What do you know about Turkey 2

Border dispute between Turkey and Greece : What you need to know about the most dangerous conflict in Europe

The positions of the two warring neighbors Turkey and Greece in the dispute over territorial claims in the Aegean and the Eastern Mediterranean are mutually exclusive.

As part of its “Blue Fatherland” doctrine, Turkey claims huge sea areas off its coasts, while Greece insists on an interpretation of international legal norms according to which even small Aegean islands off the Turkish coast should have large sea areas.

Both countries fear that they will be constricted by their respective opponents off their own coast.

The exact course of the border in the sea areas between the two countries has been controversial for decades. As early as 1936, Greece expanded its territorial waters from three to six nautical miles, thereby increasing the claims in the Aegean Sea.

Turkey followed suit in 1964 with an extension to six miles. Greece reserves the right to extend sovereignty to twelve nautical miles. But then the Aegean would practically become a Greek inland sea, says Ankara. Turkey has therefore officially declared an expansion of twelve miles through Greece in the Aegean Sea as a reason for war.

The Turkish position is not free from contradictions

Athens also argues that every inhabited Aegean island has its own so-called continental shelf, which forms the basis for an exclusive economic zone according to the UN Convention on the Law of the Sea of ​​1982.

Behind this is the belief that the islands are a continuation of mainland Greece. Greece sees its claims covered by the UN convention. From the Turkish point of view, however, the Athens position would mean that a small Greek island like Kastellorizo, which is only two kilometers off the Turkish coast, could claim 40,000 square kilometers of sea area, but Turkey would come away empty-handed.

More about the conflict in the Mediterranean:

However, the Turkish position is not free from contradictions. For example, Ankara grants the Turkish part of the divided island of Cyprus its own large economic zone on the sea - Ankara does not want to accept similar zones around the Greek Aegean islands.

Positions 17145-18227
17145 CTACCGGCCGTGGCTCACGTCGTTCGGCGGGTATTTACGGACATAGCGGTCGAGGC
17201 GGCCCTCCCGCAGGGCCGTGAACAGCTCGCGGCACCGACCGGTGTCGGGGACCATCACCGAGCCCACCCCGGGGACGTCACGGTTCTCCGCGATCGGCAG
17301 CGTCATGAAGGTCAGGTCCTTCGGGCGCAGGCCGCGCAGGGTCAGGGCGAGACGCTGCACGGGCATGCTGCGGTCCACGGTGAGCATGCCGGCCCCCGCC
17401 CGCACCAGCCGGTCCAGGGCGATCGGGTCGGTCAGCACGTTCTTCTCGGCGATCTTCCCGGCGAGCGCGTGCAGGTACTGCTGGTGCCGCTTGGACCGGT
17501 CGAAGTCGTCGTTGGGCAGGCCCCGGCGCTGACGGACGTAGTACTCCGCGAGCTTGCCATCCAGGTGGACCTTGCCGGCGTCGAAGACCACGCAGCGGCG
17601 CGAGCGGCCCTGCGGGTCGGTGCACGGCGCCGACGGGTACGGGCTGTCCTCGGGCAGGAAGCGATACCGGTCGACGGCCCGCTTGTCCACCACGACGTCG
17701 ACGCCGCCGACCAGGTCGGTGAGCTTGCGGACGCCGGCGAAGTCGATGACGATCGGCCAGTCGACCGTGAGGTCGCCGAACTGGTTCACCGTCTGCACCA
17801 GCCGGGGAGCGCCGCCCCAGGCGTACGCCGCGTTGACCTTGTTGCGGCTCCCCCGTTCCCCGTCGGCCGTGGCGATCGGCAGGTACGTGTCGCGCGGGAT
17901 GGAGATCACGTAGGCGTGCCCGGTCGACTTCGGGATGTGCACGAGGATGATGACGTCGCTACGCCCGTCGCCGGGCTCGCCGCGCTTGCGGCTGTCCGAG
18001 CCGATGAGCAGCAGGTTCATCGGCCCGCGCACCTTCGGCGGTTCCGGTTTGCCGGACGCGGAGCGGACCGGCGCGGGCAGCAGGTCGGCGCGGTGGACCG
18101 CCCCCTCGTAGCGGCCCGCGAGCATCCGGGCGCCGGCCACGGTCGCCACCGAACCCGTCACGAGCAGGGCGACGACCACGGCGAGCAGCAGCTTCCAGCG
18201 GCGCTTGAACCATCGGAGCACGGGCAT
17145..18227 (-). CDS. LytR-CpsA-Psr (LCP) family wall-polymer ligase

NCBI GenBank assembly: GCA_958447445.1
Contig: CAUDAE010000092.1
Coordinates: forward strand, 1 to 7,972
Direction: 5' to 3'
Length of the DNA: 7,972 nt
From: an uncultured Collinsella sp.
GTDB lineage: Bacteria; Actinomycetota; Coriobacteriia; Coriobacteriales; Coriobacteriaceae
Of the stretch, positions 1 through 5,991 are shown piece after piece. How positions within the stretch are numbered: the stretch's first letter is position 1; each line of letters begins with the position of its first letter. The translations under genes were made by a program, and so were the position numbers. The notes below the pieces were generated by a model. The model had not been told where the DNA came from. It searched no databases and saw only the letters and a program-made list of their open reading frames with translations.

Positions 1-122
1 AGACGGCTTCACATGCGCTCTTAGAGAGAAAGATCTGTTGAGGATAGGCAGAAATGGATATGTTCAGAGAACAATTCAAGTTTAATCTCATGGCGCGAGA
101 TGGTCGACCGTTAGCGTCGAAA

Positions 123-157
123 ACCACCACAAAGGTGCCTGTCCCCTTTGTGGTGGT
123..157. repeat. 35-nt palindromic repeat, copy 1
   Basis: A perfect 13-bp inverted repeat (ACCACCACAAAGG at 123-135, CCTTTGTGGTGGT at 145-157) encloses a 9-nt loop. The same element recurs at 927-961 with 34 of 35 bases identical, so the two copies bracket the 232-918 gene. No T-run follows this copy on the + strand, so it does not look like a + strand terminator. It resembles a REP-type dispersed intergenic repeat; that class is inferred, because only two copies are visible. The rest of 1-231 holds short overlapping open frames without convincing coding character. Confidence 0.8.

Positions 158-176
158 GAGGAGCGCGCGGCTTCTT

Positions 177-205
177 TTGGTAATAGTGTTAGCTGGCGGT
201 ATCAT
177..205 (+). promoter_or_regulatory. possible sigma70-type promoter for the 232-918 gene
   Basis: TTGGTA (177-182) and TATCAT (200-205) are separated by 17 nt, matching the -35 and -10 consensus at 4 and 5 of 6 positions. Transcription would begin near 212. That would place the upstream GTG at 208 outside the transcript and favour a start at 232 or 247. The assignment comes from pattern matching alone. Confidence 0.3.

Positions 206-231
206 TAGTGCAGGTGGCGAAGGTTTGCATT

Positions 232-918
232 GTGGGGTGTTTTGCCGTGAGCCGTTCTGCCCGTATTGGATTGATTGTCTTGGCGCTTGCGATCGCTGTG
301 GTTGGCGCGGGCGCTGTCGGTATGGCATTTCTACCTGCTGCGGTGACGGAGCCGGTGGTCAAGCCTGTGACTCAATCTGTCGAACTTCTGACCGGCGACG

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Turkey relies on the "Blue Fatherland". According to the doctrine, Turkey is entitled to a total of 462,000 square kilometers of sea areas in the Black Sea, the Aegean Sea and the Eastern Mediterranean. If implemented, the Aegean Sea as far as the east coast of Crete and parts of the Mediterranean far south of Cyprus would become an area of ​​Turkish influence - the Greek islands in the area would become enclaves.

Turkey also regards the affiliation of some Aegean islands to Greece as illegal. The island of Agathonisi in Turkey is counted as part of the western Turkish province of Aydin. President Recep Tayyip Erdogan shocked Greece with the demand for a revision of the Lausanne Treaty of 1923, in which the vast majority of the Aegean islands had been declared national territory of Greece.

The airspace is also controversial

There is also a dispute over the airspace in the Aegean Sea. Greece claims a zone of ten miles for itself, but Turkey only recognizes six miles - these differences mean that both countries repeatedly accuse each other of airspace violations.

There is no consensus between Turkey and Greece on the best way to resolve disputes. Unlike Greece, Turkey has not signed the Convention on the Law of the Sea and therefore does not feel bound by it. Ankara also refuses to clarify before the International Court of Justice in The Hague and insists on bilateral negotiations. The EU is on the side of its member Greece and sees the Turkish gas search in the eastern Mediterranean as an illegal action.

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